I navigated the rest of the croissant with my fingers pulling it apart gingerly. The sweetmeat had more or less fallen apart anyway…
Four mindfulness errors people make about the Tube Strike that cause them suffering
At the best of times, transportation, particularly public transport, is a brilliant gauge of how we are doing in terms of mindfulness practice. The Tube strike has really separated the enlightened men from the boys. The papers are full of people squeezing onto buses or lining around the block for one; tailbacks and fractiousness.
This piece is not judgy(?), so I won’t ask whether all those thousands of people who chose to travel really were as vital to the smooth running of their company as they thought, nor whether their bosses believed all those people needed to be in the office instead of working from home. I’ll just focus on the experience of people trying to travel in adverse conditions whose Days Were Ruined. Or who complained about it the whole morning when they got into the office.
A note about me: I am a home worker and tutor who cycles when he goes to see tutees or for meetings. I had three journeys to make today. I also, partially coincidentally, had a trying day’s travelling. I had a broken bike, so had to use Barclay’s bikes. These bikes were in demand so two racks of them were empty when I went to get one out. Another had a broken check-out system. And it was raining and blowing so hard at one point, I had to get on the DLR. But I had managed to plan and take extra time (mindful of the possible problems) and, so, using further mindfulness techniques, I managed to laugh at the feeling of one disaster landing on top of another as I dragged myself around, remaining cheery – rather than letting these problems drag me down. I say remaining cheery. If I had gotten out of the wrong side of bed, no doubt I would not be writing this blog…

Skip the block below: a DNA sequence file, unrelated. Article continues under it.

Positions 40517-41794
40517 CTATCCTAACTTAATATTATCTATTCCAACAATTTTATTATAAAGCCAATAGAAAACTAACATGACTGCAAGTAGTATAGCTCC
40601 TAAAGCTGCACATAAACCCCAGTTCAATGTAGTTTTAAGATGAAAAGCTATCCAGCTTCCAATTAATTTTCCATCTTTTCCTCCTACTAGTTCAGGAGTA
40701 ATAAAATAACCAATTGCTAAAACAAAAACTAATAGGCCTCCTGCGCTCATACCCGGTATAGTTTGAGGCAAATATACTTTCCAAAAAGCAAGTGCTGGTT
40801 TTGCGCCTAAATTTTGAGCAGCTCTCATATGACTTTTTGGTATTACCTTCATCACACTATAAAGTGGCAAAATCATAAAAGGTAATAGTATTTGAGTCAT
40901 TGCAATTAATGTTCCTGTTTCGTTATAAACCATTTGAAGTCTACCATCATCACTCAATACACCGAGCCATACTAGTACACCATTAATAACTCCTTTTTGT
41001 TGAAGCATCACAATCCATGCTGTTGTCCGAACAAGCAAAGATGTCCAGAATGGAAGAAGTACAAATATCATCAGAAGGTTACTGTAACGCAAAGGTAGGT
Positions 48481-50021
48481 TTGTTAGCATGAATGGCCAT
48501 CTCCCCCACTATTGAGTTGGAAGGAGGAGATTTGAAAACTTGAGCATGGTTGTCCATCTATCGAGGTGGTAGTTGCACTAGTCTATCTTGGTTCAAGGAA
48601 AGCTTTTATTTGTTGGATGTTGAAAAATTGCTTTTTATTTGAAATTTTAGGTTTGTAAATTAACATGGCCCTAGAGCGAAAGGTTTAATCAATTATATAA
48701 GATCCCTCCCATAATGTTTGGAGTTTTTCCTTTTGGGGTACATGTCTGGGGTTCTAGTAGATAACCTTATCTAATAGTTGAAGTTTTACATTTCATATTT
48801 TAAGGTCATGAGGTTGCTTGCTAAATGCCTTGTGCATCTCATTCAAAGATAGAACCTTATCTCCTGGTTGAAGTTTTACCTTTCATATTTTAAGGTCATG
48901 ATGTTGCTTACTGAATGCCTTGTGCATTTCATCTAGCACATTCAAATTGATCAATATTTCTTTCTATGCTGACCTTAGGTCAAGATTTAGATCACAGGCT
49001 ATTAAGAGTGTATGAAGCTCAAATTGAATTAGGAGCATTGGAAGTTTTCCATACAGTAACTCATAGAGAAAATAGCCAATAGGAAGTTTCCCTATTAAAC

What did I attempt and manage to practice that those who were upset – or whose days were ruined – by the Tube strikes did not? What suffering did they create for themselves?
1) They took it personally